An attorney for the Virginia teacher who police say was intentionally shot by a 6-year-old pupil announced a forthcoming lawsuit against the school system Wednesday, the same day a school administrator resigned and the school board removed its superintendent.
The Newport News school board voted 5-1 to depose George Parker as its superintendent during its meeting, according to CNN. Ebony Parker, the assistant principal at Richneck Elementary School, resigned hours earlier.
Their exits came as Diane Toscano, an attorney for first-grade teacher Abby Zwerner, claimed the school administration ignored repeated warnings about the pupil being armed prior to the shooting on Jan. 6.
“Over the course of a few hours, three different times — three times — school administration was warned by concerned teachers and employees that the boy had a gun on him at the school and was threatening people,” Ms. Toscano said. “But the administration could not be bothered.”
The first of those warnings came from Ms. Zwerner herself around 11:30 a.m. when the accused student threatened to beat up another child. Despite this, the student was allowed to remain in class.
Ms. Toscano said that an hour later another teacher told the Richneck administration she searched for the gun in the boy’s backpack and believed he put it in his pocket before going outside for recess.
SEE ALSO: Family of boy, 6, who shot Virginia teacher says gun was ‘secured,’ child has disability
The attorney said the administrator downplayed the teacher’s concerns about the boy having the gun by saying the pupil had “little pockets.”
Administrators were warned a third time when a pupil revealed to teachers that the accused first-grade shooter showed the pupil the gun at recess and threatened to shoot if he was told on, Ms. Toscano said.
A fourth teacher requested to search the boy as well, but was denied by administrators because the school day was almost over.
Newport News police said the boy pulled the gun from his person and fired a single shot at Ms. Zwerner around 2 p.m. later that day, causing the bullet to travel through her hand and into her upper chest.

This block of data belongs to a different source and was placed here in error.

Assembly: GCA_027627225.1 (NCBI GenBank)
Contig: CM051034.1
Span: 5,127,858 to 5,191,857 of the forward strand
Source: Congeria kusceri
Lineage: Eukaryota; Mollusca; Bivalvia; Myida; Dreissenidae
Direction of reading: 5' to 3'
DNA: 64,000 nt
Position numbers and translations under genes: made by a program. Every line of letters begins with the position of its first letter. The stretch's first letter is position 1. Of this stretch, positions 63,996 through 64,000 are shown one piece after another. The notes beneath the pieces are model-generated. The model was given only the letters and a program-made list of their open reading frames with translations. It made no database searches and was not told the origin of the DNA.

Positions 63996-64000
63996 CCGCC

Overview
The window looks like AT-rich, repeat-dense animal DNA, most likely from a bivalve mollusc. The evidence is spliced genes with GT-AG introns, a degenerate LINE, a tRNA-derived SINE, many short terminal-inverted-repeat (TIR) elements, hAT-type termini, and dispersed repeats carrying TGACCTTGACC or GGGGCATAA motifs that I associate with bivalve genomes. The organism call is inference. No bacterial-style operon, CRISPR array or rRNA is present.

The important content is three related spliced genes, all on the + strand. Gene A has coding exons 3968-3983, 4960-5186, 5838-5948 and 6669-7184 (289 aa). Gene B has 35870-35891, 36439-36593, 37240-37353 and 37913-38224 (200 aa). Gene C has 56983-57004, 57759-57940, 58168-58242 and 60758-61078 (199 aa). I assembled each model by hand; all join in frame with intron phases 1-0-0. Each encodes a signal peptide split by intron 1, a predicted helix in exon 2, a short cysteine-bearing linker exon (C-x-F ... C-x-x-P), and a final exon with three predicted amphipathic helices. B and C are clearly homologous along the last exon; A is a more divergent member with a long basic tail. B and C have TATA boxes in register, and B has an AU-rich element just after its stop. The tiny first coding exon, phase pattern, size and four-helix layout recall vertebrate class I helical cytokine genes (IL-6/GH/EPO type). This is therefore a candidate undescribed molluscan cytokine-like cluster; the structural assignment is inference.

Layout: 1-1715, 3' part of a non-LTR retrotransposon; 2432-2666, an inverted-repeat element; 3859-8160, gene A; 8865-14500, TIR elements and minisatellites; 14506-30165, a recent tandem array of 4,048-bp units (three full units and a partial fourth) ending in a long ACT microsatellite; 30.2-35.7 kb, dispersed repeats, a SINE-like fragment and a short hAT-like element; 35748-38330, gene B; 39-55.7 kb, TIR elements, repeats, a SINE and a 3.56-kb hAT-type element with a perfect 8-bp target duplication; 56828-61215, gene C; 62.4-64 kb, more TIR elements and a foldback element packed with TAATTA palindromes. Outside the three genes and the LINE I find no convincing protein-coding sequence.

“All because the school administration failed to act,” Ms. Toscano said. “Were they not so paralyzed by apathy, they could have prevented this tragedy.”
Ms. Toscano said the bullet is still lodged inside the teacher, who was discharged from the hospital last week.
The boy, who has not been identified, was held at a hospital for treatment and was taken into state custody.
Police said the boy took the gun from his home. The firearm was registered to his mother.
His parents released a statement through their attorney last week saying the firearm was secured inside their house.
They said the boy “suffers from an acute disability and was under a care plan at the school that included his mother or father attending school with him and accompanying him to class every day.”
The week of the shooting was the first time neither parent was with him in class.
“We will regret our absence on this day for the rest of our lives,” the statement said.
The parents also said they are praying for Ms. Zwerner “in the aftermath of such an unimaginable tragedy as she selflessly served our son and the children in the school.”
• Matt Delaney can be reached at firstname.lastname@example.org.
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